Leaving school and want to work at the Globe? On being a Globe Education Assistant
Our Globe Education Assistant roles offer school leavers an exciting opportunity to gain invaluable experience working in a leading arts organisation. Through supporting the daily activities of the Education department for one year, they develop key skills in administration, communication and team work in a supportive environment, and make a valuable contribution to the work of the Globe.
Here Dorothy McDowell, a Globe Education Assistant in the Learning Projects team, talks about her experiences of the programme so far.
In my last two years at school, I switched my choice of degree subject once; country of study twice; and actual university roughly every hour, on the hour – but the idea of a gap year never seriously occurred to me. I like drama, I like books and I like writing: it was university or bust. Then, in the middle of my sentence of death-by-prolonged-study-leave, my mother suddenly turned round, job advert column in hand, and said:
“Would you fancy working at the Globe Theatre?”
The answer to this was an unequivocal ‘yes’ – I come from a small village in rural Northern Ireland, and anyone familiar with small villages in rural Northern Ireland will tell you that the nearest thing they have to an arts industry is a country-and-western tribute act, and a slightly contentious marching band. So, I threw my mind back to summer holidays spent standing in the rain at arts festivals trying to persuade visitors not to touch the cows; raked up a few anecdotes; and applied.
I then spent the next month determinedly telling people that I didn’t actually expect to get the job and I just thought it would be funny to apply, ok? This became slightly more challenging when I got an email inviting me to a Skype interview; followed a second invitation, to fly over to London; and finally a phone call telling me that I had got the job. I am now the proud owner of the title of ‘Globe Education Assistant – Learning Projects (Community)’; I have a place at Oxford; I have seen 38 shows since September; and if you sit still for long enough I will recite a brief performance history of All’s Well That Ends Well at you.
When people ask me what my job entails, I find that the most humane policy is usually to check that they don’t have anywhere urgent they need to be before starting in; it is too varied to be susceptible of a ready explanation. Some days I type up so many spreadsheets that I am able to astound all and sundry with my encyclopaedic knowledge of the differing views on Oberon as held by the under 5s; other days I hear sentences like, “Please can you mind this drum I’m going to the basement to look for some confetti and a lion mask” coming out of my mouth.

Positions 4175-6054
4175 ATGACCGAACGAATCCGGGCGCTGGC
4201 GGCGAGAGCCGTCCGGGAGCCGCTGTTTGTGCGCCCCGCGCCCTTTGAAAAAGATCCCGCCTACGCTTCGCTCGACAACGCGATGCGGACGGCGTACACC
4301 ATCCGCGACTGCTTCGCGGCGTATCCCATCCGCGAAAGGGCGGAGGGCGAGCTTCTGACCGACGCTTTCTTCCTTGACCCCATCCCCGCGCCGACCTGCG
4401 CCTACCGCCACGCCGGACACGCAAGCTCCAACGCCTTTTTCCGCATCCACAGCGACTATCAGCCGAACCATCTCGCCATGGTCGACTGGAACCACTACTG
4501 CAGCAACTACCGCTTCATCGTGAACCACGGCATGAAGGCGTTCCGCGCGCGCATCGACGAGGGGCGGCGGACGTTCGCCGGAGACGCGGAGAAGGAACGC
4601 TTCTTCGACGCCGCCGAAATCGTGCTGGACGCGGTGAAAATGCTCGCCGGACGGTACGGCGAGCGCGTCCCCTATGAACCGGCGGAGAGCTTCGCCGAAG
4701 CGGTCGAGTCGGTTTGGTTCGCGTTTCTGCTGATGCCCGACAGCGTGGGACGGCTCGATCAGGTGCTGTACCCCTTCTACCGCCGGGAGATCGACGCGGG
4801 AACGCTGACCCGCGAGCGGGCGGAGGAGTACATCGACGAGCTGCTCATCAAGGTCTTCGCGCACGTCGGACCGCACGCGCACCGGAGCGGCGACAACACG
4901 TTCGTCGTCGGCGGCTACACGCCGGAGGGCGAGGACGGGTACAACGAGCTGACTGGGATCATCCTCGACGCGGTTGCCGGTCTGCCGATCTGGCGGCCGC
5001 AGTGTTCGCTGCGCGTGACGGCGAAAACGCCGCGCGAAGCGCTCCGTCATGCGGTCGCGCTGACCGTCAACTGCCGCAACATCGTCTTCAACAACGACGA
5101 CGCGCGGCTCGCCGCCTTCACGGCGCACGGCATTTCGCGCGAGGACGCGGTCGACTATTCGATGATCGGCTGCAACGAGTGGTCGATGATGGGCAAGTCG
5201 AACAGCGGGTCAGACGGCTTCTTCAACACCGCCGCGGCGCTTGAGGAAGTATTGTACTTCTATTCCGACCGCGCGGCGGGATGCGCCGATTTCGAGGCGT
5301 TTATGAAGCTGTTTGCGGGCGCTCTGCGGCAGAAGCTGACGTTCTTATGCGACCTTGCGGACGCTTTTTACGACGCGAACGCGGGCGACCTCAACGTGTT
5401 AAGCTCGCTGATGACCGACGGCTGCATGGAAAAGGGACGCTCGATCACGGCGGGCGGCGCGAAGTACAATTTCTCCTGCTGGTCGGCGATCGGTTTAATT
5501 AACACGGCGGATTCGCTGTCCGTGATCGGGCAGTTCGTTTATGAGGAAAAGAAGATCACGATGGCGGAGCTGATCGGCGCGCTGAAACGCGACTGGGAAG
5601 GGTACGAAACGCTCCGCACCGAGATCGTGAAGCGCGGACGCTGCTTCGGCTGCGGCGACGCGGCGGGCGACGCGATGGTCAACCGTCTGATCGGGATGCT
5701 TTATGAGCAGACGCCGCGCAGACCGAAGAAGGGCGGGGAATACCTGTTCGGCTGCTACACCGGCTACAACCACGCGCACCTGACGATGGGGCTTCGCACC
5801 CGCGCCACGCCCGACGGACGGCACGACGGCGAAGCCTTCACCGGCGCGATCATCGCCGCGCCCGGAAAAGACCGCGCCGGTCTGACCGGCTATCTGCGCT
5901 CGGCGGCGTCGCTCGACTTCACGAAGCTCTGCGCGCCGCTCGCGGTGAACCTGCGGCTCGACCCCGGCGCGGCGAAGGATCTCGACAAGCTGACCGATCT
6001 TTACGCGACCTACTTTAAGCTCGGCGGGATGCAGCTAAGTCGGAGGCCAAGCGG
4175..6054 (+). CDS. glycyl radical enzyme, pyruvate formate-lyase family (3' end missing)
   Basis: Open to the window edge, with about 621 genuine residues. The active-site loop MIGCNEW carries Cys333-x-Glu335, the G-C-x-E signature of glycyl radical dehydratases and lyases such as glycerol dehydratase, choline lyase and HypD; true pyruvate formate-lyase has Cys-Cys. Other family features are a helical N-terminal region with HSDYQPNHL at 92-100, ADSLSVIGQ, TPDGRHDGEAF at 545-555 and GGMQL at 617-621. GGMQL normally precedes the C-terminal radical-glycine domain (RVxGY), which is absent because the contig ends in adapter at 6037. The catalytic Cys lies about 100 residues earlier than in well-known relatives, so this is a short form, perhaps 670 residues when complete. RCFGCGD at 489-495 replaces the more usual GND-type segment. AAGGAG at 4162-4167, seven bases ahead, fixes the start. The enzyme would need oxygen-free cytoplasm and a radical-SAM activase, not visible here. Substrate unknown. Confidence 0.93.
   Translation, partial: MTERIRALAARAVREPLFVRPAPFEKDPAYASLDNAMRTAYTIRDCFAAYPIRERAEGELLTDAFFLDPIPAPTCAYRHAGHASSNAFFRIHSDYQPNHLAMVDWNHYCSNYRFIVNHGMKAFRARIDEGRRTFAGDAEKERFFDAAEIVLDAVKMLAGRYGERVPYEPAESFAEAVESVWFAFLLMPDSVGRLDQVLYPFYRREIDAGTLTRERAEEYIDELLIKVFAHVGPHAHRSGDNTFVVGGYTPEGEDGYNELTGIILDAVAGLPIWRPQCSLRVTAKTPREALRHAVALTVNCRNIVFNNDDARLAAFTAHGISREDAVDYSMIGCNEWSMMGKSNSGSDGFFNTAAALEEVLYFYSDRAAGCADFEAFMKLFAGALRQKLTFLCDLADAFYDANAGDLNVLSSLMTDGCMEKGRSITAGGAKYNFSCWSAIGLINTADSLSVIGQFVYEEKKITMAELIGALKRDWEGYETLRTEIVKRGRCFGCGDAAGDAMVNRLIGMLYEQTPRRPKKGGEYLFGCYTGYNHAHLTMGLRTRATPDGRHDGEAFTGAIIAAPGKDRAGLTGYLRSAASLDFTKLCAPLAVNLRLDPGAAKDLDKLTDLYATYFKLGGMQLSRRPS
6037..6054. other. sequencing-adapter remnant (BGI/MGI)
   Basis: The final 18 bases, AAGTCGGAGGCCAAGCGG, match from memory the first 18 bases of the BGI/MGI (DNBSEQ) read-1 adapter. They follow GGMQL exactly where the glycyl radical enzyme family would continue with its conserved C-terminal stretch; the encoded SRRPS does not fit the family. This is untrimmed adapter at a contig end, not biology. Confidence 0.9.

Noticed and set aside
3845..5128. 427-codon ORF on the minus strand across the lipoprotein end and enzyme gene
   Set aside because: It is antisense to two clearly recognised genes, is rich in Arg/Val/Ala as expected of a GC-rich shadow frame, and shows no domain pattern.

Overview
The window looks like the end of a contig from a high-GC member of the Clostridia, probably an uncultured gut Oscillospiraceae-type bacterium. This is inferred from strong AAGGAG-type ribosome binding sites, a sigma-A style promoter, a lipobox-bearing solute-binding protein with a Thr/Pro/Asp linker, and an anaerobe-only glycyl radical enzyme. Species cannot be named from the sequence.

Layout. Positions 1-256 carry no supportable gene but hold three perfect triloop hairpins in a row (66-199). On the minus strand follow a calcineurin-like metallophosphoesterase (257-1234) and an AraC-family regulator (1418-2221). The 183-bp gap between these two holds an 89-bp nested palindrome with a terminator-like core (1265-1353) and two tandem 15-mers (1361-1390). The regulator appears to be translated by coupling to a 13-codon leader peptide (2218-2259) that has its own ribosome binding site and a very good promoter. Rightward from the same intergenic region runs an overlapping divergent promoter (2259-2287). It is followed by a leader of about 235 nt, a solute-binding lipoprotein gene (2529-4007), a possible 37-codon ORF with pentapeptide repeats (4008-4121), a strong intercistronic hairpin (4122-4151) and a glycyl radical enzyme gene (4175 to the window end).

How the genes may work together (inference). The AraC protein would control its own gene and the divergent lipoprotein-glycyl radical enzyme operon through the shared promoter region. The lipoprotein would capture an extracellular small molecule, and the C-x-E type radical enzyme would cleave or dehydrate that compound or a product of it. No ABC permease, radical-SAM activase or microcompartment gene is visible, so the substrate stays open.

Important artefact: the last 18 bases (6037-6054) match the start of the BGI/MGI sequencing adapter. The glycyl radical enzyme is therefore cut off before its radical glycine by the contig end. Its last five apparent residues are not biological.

The project that’s uppermost in my mind at the moment is the infamous ‘Playing Shakespeare with Deutsche Bank’. In the course of the pre-show marketing I called and spoke to almost every SEN school in London (thus putting paid to my previous, “Mum, can you ring the dentist for me?” attitude, but also increasing the number of pupils with special educational needs who came to see the show; so, no, I will not shut up about it). My role during the actual run of the show was to hand out programmes to the assembled school groups – a job which began with a radio call that could be roughly translated as, “More children than you can possibly imagine have just arrived on the Southbank; please do something with them”, and ended with me running up and down Bankside in a high-vis jacket.
But my absolute favourite bit of the job is the Southwark Youth Theatre. I am their Company Manager, and spend Saturday mornings alternating between joining in with their drama games (at which I am unforgivably terrible) and shouting, “Is this what silence sounds like? I don’t think this is what silence sounds like.” I got the cast list for their summer term show this morning, and I was so excited I had to stop and have a quiet word with myself about priorities and what order they should be in – I do not know when I got this invested, but I love it.
I am rather hindered in my attempts to describe my job by the fact that I am not one for mush. There is much to be said for the sight of children who have never been in a theatre before standing onstage in A Concert for Winter, or for classes of bored teenagers cheering for Beatrice and Benedick; but I will always try to avoid saying it. But I will say this: ten months ago I had never set foot in the Globe Theatre. I am not intrepid; I am not well-connected; I had never had a job before. I applied for this on a whim; something I would like to do, but something I did not stand a chance of getting.
Two months later, I stood on the banks of the River Thames – with the moon rising in the background, and St Paul’s reflected in the water behind me – looking up at the most beautiful theatre in the world.
Make excuses to your family if you would like; do not tell your friends if you would prefer; but if you would like to do this job: apply.
We are currently looking for school leavers who would like to develop careers in the arts or education for our Globe Education Assistant roles. For a full job description and to apply, please visit the Jobs page of our website.